Two-year-old Doberman died of leishmania - a disease that can be fatal to animals and, in extreme cases, humans also.
Mystery over Doberman's Dubai death
DUBAI // The owner of a dog that died from a rare parasitic disease is calling for further investigation into whether more animals - or even humans - are at risk.
Amr Yazji, 36, from Syria, found that the cause of the death of his Doberman, Caesar, was leishmaniasis - a disease that can be fatal to animals and, in extreme cases, humans.
The parasite is normally transmitted by sandflies, and is common in South America and the Indian subcontinent.
Although there are sandflies in the UAE, they are not thought to carry the leishmania parasite. Mr Yazji, however, believes the animal contracted the disease from a tick bite during a walk in The Greens shortly before the animal fell sick.
"I'm 100 per cent sure it was from this tick bite," he said. "I don't have proof that this tick can bite human beings, or that The Greens is an infected area, but I do believe the government should look into this.
"My dog was everything to me. I want to raise awareness of this because I don't want it to happen to someone else."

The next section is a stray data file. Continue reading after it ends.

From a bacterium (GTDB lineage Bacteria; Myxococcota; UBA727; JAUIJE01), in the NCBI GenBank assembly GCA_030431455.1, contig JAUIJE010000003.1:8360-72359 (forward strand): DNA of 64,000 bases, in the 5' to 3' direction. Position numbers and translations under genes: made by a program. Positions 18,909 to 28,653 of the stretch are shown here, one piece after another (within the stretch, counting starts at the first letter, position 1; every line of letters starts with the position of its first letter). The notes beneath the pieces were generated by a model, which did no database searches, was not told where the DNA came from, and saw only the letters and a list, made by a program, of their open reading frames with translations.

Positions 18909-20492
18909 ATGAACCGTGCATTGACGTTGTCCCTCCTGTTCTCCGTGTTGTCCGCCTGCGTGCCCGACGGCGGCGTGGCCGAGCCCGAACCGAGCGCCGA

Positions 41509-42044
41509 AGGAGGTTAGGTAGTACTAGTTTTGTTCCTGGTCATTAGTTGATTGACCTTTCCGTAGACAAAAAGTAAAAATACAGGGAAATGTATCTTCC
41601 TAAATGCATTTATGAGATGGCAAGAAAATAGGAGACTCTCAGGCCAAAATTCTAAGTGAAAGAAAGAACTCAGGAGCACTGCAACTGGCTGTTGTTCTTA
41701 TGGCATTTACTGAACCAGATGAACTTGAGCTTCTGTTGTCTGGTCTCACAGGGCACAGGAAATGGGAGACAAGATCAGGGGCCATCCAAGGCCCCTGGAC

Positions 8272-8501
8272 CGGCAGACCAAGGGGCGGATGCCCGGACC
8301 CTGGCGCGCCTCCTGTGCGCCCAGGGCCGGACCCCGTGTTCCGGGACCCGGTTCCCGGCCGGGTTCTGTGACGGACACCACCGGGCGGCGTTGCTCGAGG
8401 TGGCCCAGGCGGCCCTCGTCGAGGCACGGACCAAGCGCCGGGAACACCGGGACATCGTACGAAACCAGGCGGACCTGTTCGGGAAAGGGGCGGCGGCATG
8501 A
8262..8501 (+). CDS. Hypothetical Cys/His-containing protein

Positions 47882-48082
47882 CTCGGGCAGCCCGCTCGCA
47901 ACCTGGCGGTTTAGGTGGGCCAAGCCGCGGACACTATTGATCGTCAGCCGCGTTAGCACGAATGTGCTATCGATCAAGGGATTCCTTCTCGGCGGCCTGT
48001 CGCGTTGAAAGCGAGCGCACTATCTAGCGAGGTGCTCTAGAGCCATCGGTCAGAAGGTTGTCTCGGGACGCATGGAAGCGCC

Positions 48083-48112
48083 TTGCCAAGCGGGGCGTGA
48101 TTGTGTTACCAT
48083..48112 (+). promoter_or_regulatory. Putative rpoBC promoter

There are two types of leishmaniasis. Cutaneous leishmaniasis can cause ulcers on the skin, while visceral leishmaniasis can cause systemic problems, such as weight loss, fever and anaemia. Visceral leishmaniasis can be fatal to humans in extreme cases.
Dr Ulrich Wernery, the scientific director of the Central Veterinary Research Laboratory, said the leishmania parasite was not found in the UAE. "This is an imported disease, we don't have it in this country," he said. "We have very rare cases of leishmaniasis, and it mainly comes from Asia. I've seen two or three cases from imported dogs in 20 years, but it's very rare. I don't believe they get it from here."
Caesar, who would have been two in October, was imported from Hungary in April 2011.
The dog was treated at the Modern Veterinary Clinic in Dubai after suffering symptoms for more than a month. The vet who handled the case, Dr Peter Jaworski, said it was possible the dog could have received the disease congenitally from its mother in Hungary, in which case the symptoms would have been delayed.
However, he said there was debate among vets here on whether the disease exists locally. "We suspect it might be transmitted through local ticks, but it's just a discussion among us doctors," he said.
"This really needs to be investigated a bit more thoroughly by parasitologists. It's just our suspicion. We do have sand flies here and that can be a very typical transmission vector."
He said the clinic normally only receives one or two leishmania cases a year, but many more could go undiagnosed.
Many stray dogs who have been brought to the clinic by charitable organisations may have had the disease but their cases go undiagnosed because those organisations cannot afford to pay for tests.
"Our statistics are not really reliable for leishmania because very often it's not diagnosed," he said.
However, there were important similarities between Mr Yazji's case and the last case to be diagnosed by the clinic. "The last owner said that their dog was also covered in tick bites," he said.